The Arizona Cardinals kick off their 2006 season with the
completion of one of the largest Arizona construction projects in
the past two decades - the University of Phoenix Stadium. The
$455 million stadium in Glendale has a 13.3-acre domed-roof
made of two retractable panels that opens the football field and
stadium seats to the Arizona sky. The feature contributing most
to the multipurpose capability of the stadium is the retractable
field, the first of its kind in North America.
The parking lot holds 14,500 cars, and additional parking is
provided off-site immediately adjacent to the stadium property.
Runoff from the roof and parking area runs into four 24-inch
storm drains that flow from the building site and into the nearby
Bethany Home Outfall Channel.
State regulations called for controlling runoff from the 206-foot high roof and the asphalt before it flows off-site into the abutting drainage channel. Thirteen Vortechs systems from Contech are found at 10 points around the property and clean the runoff before it enters the channel. An underground alternative was preferred to creating a 14-acre detention pond to hold site runoff because a pond used too much valuable real estate. Treating the runoff with underground BMPs was much more economical than the pond.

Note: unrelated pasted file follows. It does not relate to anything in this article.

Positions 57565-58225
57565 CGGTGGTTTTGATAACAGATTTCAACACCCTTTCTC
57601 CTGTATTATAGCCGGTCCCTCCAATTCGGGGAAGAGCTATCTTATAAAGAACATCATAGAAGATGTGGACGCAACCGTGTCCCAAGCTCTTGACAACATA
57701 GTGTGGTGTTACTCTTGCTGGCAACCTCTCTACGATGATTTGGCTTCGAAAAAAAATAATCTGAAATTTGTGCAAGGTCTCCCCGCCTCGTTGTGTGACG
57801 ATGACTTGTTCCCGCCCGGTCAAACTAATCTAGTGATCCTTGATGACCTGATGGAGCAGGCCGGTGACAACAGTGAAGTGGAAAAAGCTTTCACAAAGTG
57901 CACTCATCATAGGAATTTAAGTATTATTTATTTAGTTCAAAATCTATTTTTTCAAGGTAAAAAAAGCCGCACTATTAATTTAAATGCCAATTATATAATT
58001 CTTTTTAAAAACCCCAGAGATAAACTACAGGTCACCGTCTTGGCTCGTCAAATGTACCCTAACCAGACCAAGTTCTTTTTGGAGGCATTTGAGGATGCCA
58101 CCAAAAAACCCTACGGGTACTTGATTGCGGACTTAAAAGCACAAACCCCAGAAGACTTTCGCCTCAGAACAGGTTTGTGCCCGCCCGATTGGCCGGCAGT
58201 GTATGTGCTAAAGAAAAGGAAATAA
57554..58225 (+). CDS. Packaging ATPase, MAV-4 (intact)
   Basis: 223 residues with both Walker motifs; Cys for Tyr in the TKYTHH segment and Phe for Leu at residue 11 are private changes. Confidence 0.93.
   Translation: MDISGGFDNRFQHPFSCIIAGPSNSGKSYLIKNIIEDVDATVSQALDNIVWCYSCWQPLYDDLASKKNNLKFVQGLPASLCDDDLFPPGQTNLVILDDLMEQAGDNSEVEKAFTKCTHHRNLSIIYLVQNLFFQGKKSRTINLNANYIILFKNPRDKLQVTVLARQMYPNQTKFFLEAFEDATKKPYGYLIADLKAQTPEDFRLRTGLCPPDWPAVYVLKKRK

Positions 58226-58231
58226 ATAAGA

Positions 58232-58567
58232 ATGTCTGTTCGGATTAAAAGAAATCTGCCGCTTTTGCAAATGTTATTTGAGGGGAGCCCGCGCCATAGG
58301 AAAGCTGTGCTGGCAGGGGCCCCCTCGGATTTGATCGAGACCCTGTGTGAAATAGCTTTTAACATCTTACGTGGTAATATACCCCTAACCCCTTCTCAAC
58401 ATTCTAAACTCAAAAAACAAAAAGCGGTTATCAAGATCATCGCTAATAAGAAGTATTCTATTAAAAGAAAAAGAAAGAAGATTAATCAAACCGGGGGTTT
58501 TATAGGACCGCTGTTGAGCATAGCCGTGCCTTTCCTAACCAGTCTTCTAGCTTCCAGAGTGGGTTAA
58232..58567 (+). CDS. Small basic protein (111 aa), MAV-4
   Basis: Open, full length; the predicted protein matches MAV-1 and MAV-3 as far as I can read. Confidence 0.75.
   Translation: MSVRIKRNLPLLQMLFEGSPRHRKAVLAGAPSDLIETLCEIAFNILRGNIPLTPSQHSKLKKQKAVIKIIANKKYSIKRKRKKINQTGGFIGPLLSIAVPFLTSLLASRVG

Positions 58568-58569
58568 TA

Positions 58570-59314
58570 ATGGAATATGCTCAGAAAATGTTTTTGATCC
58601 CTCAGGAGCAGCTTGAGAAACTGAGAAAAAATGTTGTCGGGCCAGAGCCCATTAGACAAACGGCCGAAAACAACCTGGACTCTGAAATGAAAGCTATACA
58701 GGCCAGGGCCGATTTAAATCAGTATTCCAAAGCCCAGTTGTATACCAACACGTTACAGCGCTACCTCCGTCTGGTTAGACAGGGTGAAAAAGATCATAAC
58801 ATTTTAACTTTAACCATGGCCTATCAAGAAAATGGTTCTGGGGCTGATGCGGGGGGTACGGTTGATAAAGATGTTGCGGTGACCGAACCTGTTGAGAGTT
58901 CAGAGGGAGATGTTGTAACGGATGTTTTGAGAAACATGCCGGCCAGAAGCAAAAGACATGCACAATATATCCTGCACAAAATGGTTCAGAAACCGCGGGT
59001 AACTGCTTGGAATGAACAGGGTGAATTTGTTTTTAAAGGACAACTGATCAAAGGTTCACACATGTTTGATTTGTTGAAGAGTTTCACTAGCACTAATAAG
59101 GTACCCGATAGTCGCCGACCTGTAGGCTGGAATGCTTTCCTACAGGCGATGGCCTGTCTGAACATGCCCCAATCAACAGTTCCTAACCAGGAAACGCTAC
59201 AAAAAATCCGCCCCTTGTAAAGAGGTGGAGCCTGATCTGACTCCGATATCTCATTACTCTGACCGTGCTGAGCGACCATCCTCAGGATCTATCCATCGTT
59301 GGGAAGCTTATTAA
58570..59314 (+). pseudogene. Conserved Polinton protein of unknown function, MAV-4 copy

Because releasing stormwater flows directly into a channel is unusual in Arizona, developers needed to provide proof to the city that the stadium runoff wouldn’t affect the channel during a 100-year storm. They mathematically showed that any stadium runoff would be discharged before the rest of the runoff from the dozen square miles of drainage area arrived.
By combining Vortechs systems with the grassy strip bordering the channel, developers provided the most cost-effective alternative to meet state needs. The Vortechs models used are: two 11000s, four 16000s and seven PC1319s, the three largest precast systems Contech manufactures, for a total of 13 units.